Yes, shelter is expensive in Vancouver. And yes, many of the people who are rich and are able to afford a home in Vancouver are from Asia. But neither of those facts has got anything at all to do with ethnicity, and everything to do with economic ideology.
Anyone who tells you that we don't need the new power from a project like the Site C dam doesn't understand British Columbia's energy picture.
It isn't that we all started to collectively do things wrong, it's that the rest of the world is getting a LOT better at this sort of thing. We need to catch up.
As we all know, Vancouver is in one hell of a drought right now, let's all save water by drinking more beer! In the past few years Vancouver's craft beer scene has exploded into a myriad of fabulous places to imbibe fresh, local beer, and we're here to give you the heads up on some of the best.
No, it's not cheap to live here. And yes, we could have bought a house in the suburbs for the same cost as our condo, but that's the thing -- we don't want a house. We don't want extra square footage that we're going to fill with things we never use. We just want to live the life that feels right for us.
It is a powerful dream. Despite my cynicism, I love Vancouver and its natives who rail against the "No Fun City" label with all their might. I have always fantasized that I would raise my children in a place where different cultures and personality types butt up against each other, where difference is a way of life and not cause for alarm.
It's not as if this particular pledge -- to support equal rights for trans people in federal and provincial legislation -- presents too onerous a moral stretch. At least it shouldn't if you're planning to walk in a parade celebrating lesbian, bisexual, gay and transgender people.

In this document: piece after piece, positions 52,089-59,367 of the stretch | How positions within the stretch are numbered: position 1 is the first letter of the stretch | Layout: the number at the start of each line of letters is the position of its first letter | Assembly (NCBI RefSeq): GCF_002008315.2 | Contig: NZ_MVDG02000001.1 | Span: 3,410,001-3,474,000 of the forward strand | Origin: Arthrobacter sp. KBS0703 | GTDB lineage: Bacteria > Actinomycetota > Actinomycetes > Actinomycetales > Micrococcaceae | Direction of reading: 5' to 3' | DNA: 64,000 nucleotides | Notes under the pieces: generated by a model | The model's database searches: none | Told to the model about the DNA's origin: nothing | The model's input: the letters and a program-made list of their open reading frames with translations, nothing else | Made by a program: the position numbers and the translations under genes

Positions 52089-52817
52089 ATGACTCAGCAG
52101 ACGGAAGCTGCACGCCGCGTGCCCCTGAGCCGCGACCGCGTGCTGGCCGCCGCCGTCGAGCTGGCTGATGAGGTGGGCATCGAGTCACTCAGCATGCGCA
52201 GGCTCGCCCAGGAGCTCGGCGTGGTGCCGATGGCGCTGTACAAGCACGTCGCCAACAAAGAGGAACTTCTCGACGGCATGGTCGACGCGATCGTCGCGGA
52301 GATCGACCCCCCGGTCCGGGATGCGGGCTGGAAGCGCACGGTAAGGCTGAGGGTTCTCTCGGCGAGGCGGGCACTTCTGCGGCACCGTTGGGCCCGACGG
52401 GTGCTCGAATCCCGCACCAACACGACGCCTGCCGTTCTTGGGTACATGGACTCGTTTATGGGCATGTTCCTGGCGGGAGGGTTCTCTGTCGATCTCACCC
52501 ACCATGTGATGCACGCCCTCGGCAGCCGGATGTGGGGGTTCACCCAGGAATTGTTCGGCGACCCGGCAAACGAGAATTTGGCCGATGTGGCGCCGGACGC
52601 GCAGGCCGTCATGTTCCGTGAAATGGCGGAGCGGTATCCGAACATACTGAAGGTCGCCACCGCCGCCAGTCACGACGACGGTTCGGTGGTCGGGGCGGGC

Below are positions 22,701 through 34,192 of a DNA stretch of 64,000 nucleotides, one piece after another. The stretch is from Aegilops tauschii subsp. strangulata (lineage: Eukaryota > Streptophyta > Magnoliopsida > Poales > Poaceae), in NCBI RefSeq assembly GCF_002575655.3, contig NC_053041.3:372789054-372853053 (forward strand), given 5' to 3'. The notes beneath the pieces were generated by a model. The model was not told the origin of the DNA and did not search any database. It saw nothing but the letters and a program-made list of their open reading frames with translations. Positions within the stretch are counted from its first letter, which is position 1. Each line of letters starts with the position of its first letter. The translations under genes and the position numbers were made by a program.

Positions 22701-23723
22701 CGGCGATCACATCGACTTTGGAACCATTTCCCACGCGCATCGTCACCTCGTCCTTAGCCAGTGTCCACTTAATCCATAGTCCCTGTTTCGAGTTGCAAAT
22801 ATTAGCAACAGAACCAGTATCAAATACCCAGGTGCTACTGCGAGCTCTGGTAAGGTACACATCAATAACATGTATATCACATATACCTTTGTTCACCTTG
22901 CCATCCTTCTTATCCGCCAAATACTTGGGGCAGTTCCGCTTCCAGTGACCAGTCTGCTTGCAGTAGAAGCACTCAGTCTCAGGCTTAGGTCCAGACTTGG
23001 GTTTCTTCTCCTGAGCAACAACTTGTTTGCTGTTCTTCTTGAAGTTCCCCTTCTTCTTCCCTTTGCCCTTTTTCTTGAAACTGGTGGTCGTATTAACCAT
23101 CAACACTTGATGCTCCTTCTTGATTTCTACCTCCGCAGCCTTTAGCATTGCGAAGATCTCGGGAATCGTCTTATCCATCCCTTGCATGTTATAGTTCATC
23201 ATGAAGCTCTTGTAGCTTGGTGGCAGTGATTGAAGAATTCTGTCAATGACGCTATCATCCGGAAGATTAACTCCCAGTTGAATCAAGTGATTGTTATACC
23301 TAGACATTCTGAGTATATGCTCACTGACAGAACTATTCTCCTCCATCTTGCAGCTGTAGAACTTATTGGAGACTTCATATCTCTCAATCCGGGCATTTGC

It's time for municipal governments to rethink the assumption that more revenue is needed to fund transit expansion. Savings can be found within current spending envelopes, given the dramatic increases in spending by municipalities and TransLink over the last decade.
I've lived in Calgary for 5 years now, but I grew up in Vancouver. I'm consistently saying C-Train instead of SkyTrain, I know more about the Flames' prospects than the Canucks', and I love the Calgary Stampede like the summer Christmas that it is. But I still miss the coast.
Living in western societies we often take our right to vote for granted. Low voter turnout can be seen across the board from municipal elections, provincial ones, and even the federal elections -- in fairness it tends to get better the higher the level of government -- and it is for lack of a better word: depressing.
You may think that the present market condition in Canada is great, after reports of record breaking price increases in Vancouver and Toronto. Bear in mind that they are mostly fuelled by foreign Chinese buyers and local speculators, still unloading overvalued real estate to naïve buyers.
Gay Pride used to be controversial too, but nowadays every politician wants to be at the front of the parade.
"... this piece had a resonance with Vancouver, which is most diverse in terms of ethnicities, and is really a point of convergence."
On July 9 a raccoon died in Toronto. By July 10 it was national and international news, which begs the question -- why? And more importantly, if you're in marketing: how? Although it's unlikely, for those that missed the story, a report of a dead raccoon was called into Toronto City Animal Services the morning of July 9th, and despite a timely initial response, the raccoon was not taken away for over 14 hours. In the ensuing hours a growing vigil spontaneously sprung up around the raccoon, as news of its untimely demise and neglect by city authorities went viral online and in the media.
You see, my husband possesses a rare characteristic that is just so admirable, even if it does mean my first drive in our new car was a little more predictable than I'd anticipated. He knows what he likes and he simply doesn't care at all what he may be missing
Some taxpayers may be willing to accept more costly city services as a result of a living wage policy if they actually helped those most in need. But the evidence shows otherwise.